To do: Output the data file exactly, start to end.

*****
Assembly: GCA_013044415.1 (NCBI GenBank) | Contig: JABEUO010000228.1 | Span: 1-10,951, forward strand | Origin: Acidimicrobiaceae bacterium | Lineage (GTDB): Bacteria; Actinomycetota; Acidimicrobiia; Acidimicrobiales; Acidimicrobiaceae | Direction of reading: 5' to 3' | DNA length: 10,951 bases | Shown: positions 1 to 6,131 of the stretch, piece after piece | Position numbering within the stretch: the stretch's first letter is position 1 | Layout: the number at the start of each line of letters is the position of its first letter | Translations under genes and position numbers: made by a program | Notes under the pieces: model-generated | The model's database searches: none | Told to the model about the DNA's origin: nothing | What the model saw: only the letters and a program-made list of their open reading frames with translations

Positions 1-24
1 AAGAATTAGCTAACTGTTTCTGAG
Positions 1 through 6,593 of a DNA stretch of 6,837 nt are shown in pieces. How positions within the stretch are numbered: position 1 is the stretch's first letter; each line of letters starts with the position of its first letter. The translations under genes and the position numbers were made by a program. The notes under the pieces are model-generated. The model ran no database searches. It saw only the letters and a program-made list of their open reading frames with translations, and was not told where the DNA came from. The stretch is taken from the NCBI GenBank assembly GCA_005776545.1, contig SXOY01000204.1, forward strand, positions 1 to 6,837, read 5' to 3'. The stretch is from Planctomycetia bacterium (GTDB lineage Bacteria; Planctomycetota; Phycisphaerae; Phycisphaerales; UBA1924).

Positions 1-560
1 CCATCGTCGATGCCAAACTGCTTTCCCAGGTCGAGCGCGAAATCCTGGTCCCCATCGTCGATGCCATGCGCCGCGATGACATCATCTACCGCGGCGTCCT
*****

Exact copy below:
Assembly: GCA_013044415.1 (NCBI GenBank) | Contig: JABEUO010000228.1 | Span: 1-10,951, forward strand | Origin: Acidimicrobiaceae bacterium | Lineage (GTDB): Bacteria; Actinomycetota; Acidimicrobiia; Acidimicrobiales; Acidimicrobiaceae | Direction of reading: 5' to 3' | DNA length: 10,951 bases | Shown: positions 1 to 6,131 of the stretch, piece after piece | Position numbering within the stretch: the stretch's first letter is position 1 | Layout: the number at the start of each line of letters is the position of its first letter | Translations under genes and position numbers: made by a program | Notes under the pieces: model-generated | The model's database searches: none | Told to the model about the DNA's origin: nothing | What the model saw: only the letters and a program-made list of their open reading frames with translations

Positions 1-24
1 AAGAATTAGCTAACTGTTTCTGAG
Positions 1 through 6,593 of a DNA stretch of 6,837 nt are shown in pieces. How positions within the stretch are numbered: position 1 is the stretch's first letter; each line of letters starts with the position of its first letter. The translations under genes and the position numbers were made by a program. The notes under the pieces are model-generated. The model ran no database searches. It saw only the letters and a program-made list of their open reading frames with translations, and was not told where the DNA came from. The stretch is taken from the NCBI GenBank assembly GCA_005776545.1, contig SXOY01000204.1, forward strand, positions 1 to 6,837, read 5' to 3'. The stretch is from Planctomycetia bacterium (GTDB lineage Bacteria; Planctomycetota; Phycisphaerae; Phycisphaerales; UBA1924).

Positions 1-560
1 CCATCGTCGATGCCAAACTGCTTTCCCAGGTCGAGCGCGAAATCCTGGTCCCCATCGTCGATGCCATGCGCCGCGATGACATCATCTACCGCGGCGTCCT